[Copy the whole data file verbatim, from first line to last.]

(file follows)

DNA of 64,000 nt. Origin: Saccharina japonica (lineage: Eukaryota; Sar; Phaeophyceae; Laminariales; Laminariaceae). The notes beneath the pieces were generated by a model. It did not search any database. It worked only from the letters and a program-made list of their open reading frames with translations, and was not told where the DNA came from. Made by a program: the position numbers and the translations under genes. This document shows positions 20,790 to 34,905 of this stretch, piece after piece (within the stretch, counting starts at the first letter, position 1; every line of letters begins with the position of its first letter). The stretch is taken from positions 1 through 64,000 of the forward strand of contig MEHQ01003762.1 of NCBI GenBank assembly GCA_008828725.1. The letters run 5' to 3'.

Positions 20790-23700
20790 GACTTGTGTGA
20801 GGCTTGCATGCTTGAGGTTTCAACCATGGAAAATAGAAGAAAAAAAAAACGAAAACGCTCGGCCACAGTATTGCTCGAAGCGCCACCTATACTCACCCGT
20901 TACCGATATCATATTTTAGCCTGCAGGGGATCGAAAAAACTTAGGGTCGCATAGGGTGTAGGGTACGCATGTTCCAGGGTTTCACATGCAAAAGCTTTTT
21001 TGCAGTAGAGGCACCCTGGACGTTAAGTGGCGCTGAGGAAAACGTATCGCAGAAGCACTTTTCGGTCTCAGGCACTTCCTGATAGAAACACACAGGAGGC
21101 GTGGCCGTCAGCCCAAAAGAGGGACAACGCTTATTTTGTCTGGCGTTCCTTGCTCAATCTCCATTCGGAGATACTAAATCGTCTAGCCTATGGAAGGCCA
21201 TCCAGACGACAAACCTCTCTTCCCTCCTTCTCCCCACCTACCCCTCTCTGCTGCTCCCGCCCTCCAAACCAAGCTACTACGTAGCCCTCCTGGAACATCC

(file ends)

DNA of 64,000 nt. Origin: Saccharina japonica (lineage: Eukaryota; Sar; Phaeophyceae; Laminariales; Laminariaceae). The notes beneath the pieces were generated by a model. It did not search any database. It worked only from the letters and a program-made list of their open reading frames with translations, and was not told where the DNA came from. Made by a program: the position numbers and the translations under genes. This document shows positions 20,790 to 34,905 of this stretch, piece after piece (within the stretch, counting starts at the first letter, position 1; every line of letters begins with the position of its first letter). The stretch is taken from positions 1 through 64,000 of the forward strand of contig MEHQ01003762.1 of NCBI GenBank assembly GCA_008828725.1. The letters run 5' to 3'.

Positions 20790-23700
20790 GACTTGTGTGA
20801 GGCTTGCATGCTTGAGGTTTCAACCATGGAAAATAGAAGAAAAAAAAAACGAAAACGCTCGGCCACAGTATTGCTCGAAGCGCCACCTATACTCACCCGT
20901 TACCGATATCATATTTTAGCCTGCAGGGGATCGAAAAAACTTAGGGTCGCATAGGGTGTAGGGTACGCATGTTCCAGGGTTTCACATGCAAAAGCTTTTT
21001 TGCAGTAGAGGCACCCTGGACGTTAAGTGGCGCTGAGGAAAACGTATCGCAGAAGCACTTTTCGGTCTCAGGCACTTCCTGATAGAAACACACAGGAGGC
21101 GTGGCCGTCAGCCCAAAAGAGGGACAACGCTTATTTTGTCTGGCGTTCCTTGCTCAATCTCCATTCGGAGATACTAAATCGTCTAGCCTATGGAAGGCCA
21201 TCCAGACGACAAACCTCTCTTCCCTCCTTCTCCCCACCTACCCCTCTCTGCTGCTCCCGCCCTCCAAACCAAGCTACTACGTAGCCCTCCTGGAACATCC